The work ethic and determination that made Peggy Lee an international star as a singer, songwriter and actress started right here in North Dakota, according to her granddaughter Holly Foster Wells.
"She was very proud of being from North Dakota," Wells said. "... she worked hard in North Dakota, a lot of physical labor and she was always singing."
Lee was born as Norma Deloris Egstrom in Jamestown on May 26, 1920. She passed away on Jan. 21, 2002.
Her father, Marvin Egstrom, was employed by the Midland Continental Railroad and the family lived in Jamestown and Wimbledon during her youth. There is a museum in her honor at the Midland Continental Railroad Depot in Wimbledon.
Members of her family continued to reside in North Dakota with her brother Mel operating a repair shop on the present location of U.S. Bank, according to George Spangler, a local resident who has researched the era of Egstrom's North Dakota years.
"She was a remarkable woman," Spangler said. "When they lived in Wimbledon she had a job in Valley City at KOVC (radio). She rode the bread truck from Wimbledon to Valley City to sing."
Wells said Lee was always thankful for the assistance of the people who helped her during those early years.
"A lot of people helped her out," she said. "Lent her dresses, gave her rides, helped her to performances."
Lee wrote the song "The Folks Back Home" in honor of the help she received during her days in Jamestown and Wimbledon, Wells said.
During her life she recorded more than 1,000 songs and wrote over 200.
"Not a lot of people know she wrote songs," Wells said. "She really was one of the first singer-songwriters in American music."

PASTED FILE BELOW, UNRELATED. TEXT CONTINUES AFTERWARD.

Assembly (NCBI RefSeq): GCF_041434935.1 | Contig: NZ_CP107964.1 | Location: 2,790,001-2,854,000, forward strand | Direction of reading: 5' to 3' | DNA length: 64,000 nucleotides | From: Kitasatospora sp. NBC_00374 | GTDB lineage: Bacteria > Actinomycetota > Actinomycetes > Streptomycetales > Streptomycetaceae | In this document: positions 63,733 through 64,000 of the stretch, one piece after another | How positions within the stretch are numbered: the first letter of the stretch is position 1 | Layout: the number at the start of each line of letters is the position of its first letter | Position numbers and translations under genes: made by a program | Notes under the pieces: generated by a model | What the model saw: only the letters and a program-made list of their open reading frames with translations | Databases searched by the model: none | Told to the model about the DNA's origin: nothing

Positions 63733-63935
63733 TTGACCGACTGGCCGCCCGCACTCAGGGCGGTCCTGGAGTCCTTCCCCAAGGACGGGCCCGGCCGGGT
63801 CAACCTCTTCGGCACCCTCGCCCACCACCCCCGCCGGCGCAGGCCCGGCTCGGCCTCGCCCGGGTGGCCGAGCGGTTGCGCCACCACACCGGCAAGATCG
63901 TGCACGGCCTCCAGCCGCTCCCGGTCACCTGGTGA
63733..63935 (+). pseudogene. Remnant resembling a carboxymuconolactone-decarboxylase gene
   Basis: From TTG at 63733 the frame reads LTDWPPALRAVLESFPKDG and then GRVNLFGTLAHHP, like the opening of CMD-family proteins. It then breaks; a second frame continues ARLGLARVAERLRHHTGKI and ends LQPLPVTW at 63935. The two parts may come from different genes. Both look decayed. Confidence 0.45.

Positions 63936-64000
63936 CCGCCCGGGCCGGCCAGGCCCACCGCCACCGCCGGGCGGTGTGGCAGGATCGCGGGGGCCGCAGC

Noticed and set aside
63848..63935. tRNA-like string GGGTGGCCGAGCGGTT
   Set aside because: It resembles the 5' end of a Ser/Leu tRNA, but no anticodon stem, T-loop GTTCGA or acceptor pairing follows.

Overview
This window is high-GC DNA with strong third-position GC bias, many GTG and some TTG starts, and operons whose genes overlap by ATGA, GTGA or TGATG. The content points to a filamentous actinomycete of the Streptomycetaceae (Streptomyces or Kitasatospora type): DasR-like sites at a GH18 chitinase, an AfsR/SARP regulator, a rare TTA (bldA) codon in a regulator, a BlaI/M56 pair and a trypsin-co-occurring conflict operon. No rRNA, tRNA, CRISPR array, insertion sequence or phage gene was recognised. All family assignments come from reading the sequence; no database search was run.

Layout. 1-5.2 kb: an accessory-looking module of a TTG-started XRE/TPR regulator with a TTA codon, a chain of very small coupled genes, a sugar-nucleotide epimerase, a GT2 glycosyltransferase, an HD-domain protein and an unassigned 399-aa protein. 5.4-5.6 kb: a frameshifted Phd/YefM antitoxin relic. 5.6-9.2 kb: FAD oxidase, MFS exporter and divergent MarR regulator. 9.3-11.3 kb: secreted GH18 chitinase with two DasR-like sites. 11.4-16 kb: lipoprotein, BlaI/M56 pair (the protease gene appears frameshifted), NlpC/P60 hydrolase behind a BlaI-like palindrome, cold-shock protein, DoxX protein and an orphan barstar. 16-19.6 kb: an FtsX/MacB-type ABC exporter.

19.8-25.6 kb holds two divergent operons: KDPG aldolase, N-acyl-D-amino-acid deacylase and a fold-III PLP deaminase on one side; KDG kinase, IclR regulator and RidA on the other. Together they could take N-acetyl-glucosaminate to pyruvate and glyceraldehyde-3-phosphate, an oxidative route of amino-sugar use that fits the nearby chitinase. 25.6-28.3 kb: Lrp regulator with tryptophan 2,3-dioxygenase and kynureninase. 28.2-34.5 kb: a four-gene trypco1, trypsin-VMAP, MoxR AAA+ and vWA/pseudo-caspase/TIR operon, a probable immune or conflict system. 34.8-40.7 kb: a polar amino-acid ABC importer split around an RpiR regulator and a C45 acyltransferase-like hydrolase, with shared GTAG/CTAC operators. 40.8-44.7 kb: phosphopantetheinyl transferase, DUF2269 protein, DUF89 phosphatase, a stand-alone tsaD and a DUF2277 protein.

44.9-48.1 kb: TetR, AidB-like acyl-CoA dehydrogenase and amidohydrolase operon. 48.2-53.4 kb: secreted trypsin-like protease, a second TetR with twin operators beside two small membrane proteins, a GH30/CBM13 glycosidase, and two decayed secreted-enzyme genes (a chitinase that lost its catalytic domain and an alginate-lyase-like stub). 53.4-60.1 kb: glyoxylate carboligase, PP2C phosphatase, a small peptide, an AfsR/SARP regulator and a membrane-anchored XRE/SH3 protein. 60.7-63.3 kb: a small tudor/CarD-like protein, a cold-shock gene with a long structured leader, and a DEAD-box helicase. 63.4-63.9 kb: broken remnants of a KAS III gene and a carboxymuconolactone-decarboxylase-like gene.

That library of music and other businesses make up the company Wells operates today although Lee is best remembered as a grandmother by Wells.
"She was an amazing grandmother to have," she said. "We lived with her in a wing of the house for a time, she was like a second mom."
Wells said her family continued to spend holidays with her grandmother even after moving to Idaho.
"I remember going to rehearsals and recording sessions," she said. "But mostly she was just my grandmother."
Wells also said that her grandmother told her that someday, she would run her company.
"She started a publishing company," she said. "My grandmother was a very good businesswoman; she told me 'don't ever sell these songs.'"
That song library is in demand and is still under the control of the company Wells runs.
"She picked such great songs," Wells said, referring to the library of music Lee recorded. "She always said the genre didn't matter. There were good songs and bad songs, and she picked the good songs."
Making the songs memorable involved more than just selecting good material, Wells said.
"Tony Bennet called her the female Frank Sinatra," she said. "She delivered songs that were perfect but had the swagger like Sinatra."
Her musical skills and long career have prompted the Grammy Museum in California to create its first online presentation honoring Lee in a way that fits with the coronavirus pandemic precautions.
"It is a mystery why Jamestown is not more excited for her," said Kate Stevenson, professor at the University of Jamestown and an enthusiast for Peggy Lee music. "She is still a big deal in the world of music. If it hadn't been for the coronavirus it would have been a big deal in Jamestown again."
Stevenson said a series of tribute concerts, including a stop in Jamestown this summer, have been postponed due to the pandemic. The hope is the events will be rescheduled to 2021.
"It would have been a fabulous time," Stevenson said. "It still can be in 2021."
Stevenson called Lee "one of the most iconic female performers of the 20th century."
Wells said she accomplished those things on her own using the traits she had developed in this area.
"She had a vision of what she wanted for a career and did it unapologetically and without permission," she said.